MenuMain navigation

Quorer: field and laboratory protocol for quoter

Quorer: a simple method for estimating deposited fine sediment.

Introduction to quorer.


1 stirring stick marked with centimetre graduations, 1 corer (section of PVC pipe, diameter 24 cm, height 32 cm), 120 ml plastic screw top containers (1 per sample + 1 for background).

Field protocol

  1. Select sampling area. Use of the quorer is constrained by depth, velocity, and substrate conditions. Use is generally limited to depth and velocities where Surber sampler is effective (i.e., depths < 30 cm, velocity < 0.5 m/s; see Stark et al. 2001). Quorer does not work in streambeds dominated by boulders or bedrock.
  2. Collect background sample (c. 120 ml) from surface water. Do not overfill container, particularly if samples are to be frozen before laboratory analysis.
  3. Place quorer on bed and force down into substrate with twisting action. Ensure a tight seal so that suspended sediments are not lost to the stream.
  4. Measure and record water depth at 10 random locations within quorer.
  5. Stir the upper 5–10 cm of sediment with stirring stick for c. 1 minute. As with any sampling method consistency in effort is very important.
  6. Collect sample of slurry (c. 120 ml).
  7. Measure the stirred depth (i.e. depth of sediment disturbance) by re-stirring the sediment and measuring the water depth (n = 5). This allows results to be expressed volumetrically.
  8. Repeat procedure to achieve desired replication. (We recommend a minimum of 7 random samples.)
  9. Transport samples to laboratory on ice.

Laboratory protocol:

  1. Measure volume of quorer samples and stream water background sample. Express values in m3.
  2. Calculate concentration of sediment in each sample (g/m3) following the standard protocol for Total Suspended Solids (TSS method 2540D in APHA 1998).
  3. Correct for background (TSSsample – TSSbackground).
  4. Calculate concentration of organic matter in each sample (g/m3) following the standard protocol for Volatile Suspended Solids (VSS method 2540E in APHA 1998).
  5. Correct for background (VSSsample – VSSbackground).
  6. Calculate Suspendable Inorganic Sediments (SIS):
     Areal SIS (g/m2) = (TSS – VSS) x average depth (m) in cylinder
     Volumetric SIS (g/m3) = Areal SIS / (average stirred depth (m) - average depth (m))
  7. Calculate Suspendable Organic Sediments (SOS):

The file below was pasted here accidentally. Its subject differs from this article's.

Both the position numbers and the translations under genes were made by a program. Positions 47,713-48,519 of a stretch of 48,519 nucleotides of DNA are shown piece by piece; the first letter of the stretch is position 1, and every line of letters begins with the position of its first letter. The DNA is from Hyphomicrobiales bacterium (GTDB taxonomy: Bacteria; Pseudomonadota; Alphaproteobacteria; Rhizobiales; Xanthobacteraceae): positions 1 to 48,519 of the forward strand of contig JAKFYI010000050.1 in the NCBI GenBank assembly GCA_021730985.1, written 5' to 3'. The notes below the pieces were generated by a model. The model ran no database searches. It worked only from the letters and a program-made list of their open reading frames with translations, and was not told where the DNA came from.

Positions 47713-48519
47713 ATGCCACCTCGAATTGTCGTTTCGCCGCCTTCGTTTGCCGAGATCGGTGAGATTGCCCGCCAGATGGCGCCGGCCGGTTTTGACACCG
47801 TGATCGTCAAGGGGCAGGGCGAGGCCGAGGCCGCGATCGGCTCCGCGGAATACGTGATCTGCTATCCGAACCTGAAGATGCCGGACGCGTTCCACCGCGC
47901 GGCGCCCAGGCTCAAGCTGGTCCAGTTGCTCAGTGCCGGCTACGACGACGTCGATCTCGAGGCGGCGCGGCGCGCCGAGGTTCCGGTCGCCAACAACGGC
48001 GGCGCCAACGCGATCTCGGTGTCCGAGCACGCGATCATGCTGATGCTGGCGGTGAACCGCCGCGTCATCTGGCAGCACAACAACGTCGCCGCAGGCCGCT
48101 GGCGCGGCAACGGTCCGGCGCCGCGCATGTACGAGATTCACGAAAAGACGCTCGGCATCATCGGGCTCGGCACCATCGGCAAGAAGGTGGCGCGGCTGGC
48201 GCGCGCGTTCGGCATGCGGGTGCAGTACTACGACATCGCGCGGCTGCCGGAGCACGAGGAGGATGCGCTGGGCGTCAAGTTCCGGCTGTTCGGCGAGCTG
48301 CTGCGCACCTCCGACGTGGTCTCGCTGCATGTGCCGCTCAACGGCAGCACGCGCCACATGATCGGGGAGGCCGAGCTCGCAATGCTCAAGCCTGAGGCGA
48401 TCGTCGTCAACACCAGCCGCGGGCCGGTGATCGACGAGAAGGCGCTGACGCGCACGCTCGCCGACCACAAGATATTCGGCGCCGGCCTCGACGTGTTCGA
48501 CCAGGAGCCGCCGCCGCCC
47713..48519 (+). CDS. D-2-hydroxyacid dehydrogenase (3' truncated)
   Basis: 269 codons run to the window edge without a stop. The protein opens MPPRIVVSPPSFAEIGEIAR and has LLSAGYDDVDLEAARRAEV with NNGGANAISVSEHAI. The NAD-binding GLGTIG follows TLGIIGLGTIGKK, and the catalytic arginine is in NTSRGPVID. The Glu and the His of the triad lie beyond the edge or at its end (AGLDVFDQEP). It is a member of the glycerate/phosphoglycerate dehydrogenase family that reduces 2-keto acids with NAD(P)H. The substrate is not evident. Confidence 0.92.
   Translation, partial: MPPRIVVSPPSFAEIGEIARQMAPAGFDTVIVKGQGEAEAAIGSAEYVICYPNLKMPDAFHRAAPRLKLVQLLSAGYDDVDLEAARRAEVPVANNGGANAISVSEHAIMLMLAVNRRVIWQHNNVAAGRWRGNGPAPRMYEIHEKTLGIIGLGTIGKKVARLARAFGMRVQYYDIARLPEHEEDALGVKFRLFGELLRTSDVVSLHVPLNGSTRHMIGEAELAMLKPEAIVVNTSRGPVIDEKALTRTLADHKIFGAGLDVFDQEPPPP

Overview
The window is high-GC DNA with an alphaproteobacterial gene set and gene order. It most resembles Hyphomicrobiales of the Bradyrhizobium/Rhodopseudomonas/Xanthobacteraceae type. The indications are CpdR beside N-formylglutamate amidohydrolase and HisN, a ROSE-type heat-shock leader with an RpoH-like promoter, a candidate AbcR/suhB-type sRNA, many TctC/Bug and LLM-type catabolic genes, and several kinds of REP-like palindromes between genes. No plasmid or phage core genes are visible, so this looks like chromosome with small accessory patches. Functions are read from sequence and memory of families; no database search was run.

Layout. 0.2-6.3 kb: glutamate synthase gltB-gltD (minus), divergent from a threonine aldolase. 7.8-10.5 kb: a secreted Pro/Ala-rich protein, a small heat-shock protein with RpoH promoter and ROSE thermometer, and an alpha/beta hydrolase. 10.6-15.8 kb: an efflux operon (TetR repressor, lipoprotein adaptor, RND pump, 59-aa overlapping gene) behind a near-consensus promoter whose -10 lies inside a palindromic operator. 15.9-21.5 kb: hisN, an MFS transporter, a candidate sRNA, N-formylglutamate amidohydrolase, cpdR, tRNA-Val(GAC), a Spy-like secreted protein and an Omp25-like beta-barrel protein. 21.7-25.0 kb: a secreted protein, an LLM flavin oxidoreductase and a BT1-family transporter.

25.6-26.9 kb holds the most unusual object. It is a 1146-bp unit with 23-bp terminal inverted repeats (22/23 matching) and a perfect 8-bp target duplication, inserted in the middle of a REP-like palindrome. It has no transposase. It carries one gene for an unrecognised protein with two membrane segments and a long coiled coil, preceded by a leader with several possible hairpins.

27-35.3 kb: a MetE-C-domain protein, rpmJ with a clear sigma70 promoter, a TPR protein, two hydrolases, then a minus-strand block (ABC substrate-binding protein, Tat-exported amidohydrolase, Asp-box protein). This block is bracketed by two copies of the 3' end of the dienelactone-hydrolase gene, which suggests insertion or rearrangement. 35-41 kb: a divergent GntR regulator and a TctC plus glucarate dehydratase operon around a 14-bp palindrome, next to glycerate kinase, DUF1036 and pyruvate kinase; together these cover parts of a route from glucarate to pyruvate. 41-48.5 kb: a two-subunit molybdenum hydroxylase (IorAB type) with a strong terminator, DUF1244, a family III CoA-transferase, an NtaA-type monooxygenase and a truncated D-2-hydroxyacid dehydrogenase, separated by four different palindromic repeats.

Areal SOS (g/m2) = VSS x average depth (m) in cylinder
     Volumetric SOS (g/m3) = Areal SOS / (average stirred depth (m) - average depth (m))

Typical range in data values

We have used the quorer in a range of research and monitoring situations over more than 10 years. Here are two examples of the distribution of SIS data:

a) Results from quarterly stream habitat monitoring programme (April 1995–June 1997) of seven stream sites at Whatawhata Research Station (see Quinn & Cooper 1997 for description of streams) (n = 491). The median values for a native forest and pasture stream are shown for comparison.

b) Survey data from 32 rivers in North Island and upper South Island (M. Scarsbrook, unpublished data) (n = 160).


APHA. (1998). Standard methods for the examination of water and wastewater. 19th Edition. American Public Health Association, American Water Works Association, Water Pollution Control Federation, Washington, DC.

Quinn, J.M.; Cooper, A.B. (1997). Land–water interactions at Whatawhata, New Zealand: Introduction and synthesis. New Zealand Journal of Marine and Freshwater Research 31: 569–577.

Stark, J.; Boothroyd, I.; Harding, J.; Maxted, J.; Scarsbrook, M. (2001). Protocols for sampling macroinvertebrates in wadeable streams. New Zealand Macroinvertebrate Working Group Report No. 1. Ministry for the Environment, Wellington. 57 p.

Field and laboratory protocol for quoter. [NIWA]


This page has been marked as archived, and is here for historical reference only.

Information provided may be out of date, and you are advised to check for newer sources in this section.

This content may be removed at a later date.